Gold Falls as Traders Weigh Fed Rate Path Amid High Inflation
Gold slipped below $1,700 after closing down the most in two months in the wake of higher-than-expected US inflation data.
(Bloomberg) -- Gold slipped with traders weighing monetary tightening path by the Federal Reserve after economic data pointed to elevated inflation in consumer and producer prices.
A measure of producer-prices fell for a second month in August, although it increased 8.7% from a year ago, Labor Department data showed Wednesday. The print come after hotter-than-expected consumer price data released the previous day and feed into mounting concerns about the breadth and pace of US inflation.
Stubbornly-high inflation will likely keep the Fed’s aggressive interest-rate hikes on track for the coming meetings. Markets have priced in another 75 basis point increase for next week’s meeting, while others were speculating an even larger move.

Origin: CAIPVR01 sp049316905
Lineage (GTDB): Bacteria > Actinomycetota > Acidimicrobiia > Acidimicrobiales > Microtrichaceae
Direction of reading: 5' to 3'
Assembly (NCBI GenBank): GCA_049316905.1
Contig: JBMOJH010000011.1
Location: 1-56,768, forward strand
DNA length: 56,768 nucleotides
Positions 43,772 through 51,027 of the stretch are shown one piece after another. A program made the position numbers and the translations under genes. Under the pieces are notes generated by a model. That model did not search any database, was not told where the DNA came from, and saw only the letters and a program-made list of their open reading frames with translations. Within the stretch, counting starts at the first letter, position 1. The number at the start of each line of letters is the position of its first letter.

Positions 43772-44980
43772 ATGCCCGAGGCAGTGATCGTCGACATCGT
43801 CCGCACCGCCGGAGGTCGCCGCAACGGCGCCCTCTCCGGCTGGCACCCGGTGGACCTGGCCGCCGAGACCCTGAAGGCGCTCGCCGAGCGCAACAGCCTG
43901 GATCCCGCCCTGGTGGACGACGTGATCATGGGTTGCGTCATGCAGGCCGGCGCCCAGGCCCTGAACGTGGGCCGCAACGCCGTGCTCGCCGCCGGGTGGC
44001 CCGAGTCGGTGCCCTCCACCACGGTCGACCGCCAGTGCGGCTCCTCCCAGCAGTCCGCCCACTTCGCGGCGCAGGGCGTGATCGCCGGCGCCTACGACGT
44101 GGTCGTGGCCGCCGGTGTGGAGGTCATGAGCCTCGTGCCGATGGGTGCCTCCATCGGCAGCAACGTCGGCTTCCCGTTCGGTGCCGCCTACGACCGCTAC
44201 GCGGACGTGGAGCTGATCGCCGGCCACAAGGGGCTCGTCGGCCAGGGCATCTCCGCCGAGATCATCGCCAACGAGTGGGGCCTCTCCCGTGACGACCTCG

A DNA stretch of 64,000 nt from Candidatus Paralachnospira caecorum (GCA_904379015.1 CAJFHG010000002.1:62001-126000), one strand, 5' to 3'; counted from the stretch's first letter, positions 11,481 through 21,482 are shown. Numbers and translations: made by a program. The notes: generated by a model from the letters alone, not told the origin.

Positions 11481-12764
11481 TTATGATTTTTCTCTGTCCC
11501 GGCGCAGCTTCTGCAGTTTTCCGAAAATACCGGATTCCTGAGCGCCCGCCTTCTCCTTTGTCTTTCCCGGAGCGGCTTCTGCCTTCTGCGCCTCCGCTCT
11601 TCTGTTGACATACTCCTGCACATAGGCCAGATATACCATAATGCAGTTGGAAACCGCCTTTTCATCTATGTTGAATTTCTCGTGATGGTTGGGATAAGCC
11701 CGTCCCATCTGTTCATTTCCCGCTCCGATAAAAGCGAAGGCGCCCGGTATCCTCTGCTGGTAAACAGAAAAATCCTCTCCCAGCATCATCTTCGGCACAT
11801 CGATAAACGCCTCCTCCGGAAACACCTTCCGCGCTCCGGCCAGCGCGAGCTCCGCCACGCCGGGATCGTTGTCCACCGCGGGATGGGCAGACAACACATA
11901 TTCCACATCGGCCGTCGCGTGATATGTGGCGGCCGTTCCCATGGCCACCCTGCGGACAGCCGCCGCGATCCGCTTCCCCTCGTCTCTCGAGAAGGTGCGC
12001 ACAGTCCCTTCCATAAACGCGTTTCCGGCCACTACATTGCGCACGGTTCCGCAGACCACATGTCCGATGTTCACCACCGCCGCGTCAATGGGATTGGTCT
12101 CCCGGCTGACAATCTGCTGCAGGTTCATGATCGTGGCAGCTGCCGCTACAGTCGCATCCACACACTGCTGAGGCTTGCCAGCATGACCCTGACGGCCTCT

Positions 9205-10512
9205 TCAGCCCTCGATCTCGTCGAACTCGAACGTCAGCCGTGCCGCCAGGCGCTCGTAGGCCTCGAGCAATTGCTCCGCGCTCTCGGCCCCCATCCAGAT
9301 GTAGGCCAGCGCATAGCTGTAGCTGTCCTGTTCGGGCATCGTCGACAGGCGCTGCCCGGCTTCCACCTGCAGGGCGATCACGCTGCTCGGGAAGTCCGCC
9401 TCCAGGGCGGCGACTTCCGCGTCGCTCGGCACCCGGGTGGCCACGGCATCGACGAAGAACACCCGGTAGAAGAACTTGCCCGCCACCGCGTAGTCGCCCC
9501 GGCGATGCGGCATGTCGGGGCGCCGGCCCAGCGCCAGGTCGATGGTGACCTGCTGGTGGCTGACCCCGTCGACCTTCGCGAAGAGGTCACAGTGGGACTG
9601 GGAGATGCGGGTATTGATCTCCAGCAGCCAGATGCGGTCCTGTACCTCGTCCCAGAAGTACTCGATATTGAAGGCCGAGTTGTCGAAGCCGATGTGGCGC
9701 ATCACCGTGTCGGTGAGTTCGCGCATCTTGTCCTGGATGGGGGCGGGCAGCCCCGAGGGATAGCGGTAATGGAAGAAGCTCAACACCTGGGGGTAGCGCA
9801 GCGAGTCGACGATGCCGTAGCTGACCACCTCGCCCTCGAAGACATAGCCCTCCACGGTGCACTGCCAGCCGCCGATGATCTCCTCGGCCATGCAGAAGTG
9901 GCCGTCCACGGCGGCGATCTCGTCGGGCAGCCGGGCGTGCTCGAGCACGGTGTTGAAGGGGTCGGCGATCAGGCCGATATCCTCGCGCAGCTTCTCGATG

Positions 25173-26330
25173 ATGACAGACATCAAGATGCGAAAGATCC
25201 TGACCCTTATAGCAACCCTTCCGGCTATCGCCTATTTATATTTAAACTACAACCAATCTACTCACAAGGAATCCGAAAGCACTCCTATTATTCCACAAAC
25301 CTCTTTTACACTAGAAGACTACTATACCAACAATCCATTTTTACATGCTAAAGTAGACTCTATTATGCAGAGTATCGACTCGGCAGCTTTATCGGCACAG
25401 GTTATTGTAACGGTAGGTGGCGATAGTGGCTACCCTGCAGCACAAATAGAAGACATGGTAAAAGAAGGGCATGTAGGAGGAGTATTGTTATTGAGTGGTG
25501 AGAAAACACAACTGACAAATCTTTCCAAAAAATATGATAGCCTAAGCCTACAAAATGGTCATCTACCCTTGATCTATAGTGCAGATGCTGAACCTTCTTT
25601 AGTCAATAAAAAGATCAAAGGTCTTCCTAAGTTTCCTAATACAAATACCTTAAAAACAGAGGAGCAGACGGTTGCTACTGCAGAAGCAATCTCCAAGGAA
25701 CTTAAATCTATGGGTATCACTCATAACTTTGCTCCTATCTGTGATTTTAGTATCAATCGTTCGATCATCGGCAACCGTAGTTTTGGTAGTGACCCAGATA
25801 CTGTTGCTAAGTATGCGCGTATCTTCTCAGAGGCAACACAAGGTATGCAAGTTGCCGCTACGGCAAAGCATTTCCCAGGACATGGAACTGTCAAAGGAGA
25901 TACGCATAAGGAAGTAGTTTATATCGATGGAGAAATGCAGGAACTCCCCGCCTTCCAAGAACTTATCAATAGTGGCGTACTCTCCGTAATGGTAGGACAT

The Fed’s hawkish monetary tightening has caused the precious metal to trend lower this year as higher interest rates put pressure on non-yielding assets. Persistent outflows from gold-backed exchange-traded funds have also acted as a headwind.
The “persistence of inflation continues to support an aggressive effort by the Fed,” TD Securities commodity strategists led by Bart Melek said in a note. “We expect continued outflows from money managers and ETF holdings to weigh on prices.”
Gold dropped 0.3% to $1,696.61 an ounce at 4:23 p.m. in New York. Bullion for December delivery fell 0.5% to settle at $1,709.10 on the Comex. The Bloomberg Dollar Spot Index weakened slightly after rising 1.2% Tuesday. Silver, platinum and palladium all gained.
Still, “monetary and fiscal policy tightening represent the ‘turning of the screw’ that we believe will keep gold broadly on the defensive this year and next,” James Steel, chief precious metals analyst at HSBC Holdings Plc, wrote in a note. “We anticipate the recent tightening –- which we expect to continue –- will further weigh on gold.”
The bank expects gold prices to average $1,820 an ounce this year before sliding to $1,750 in 2023.
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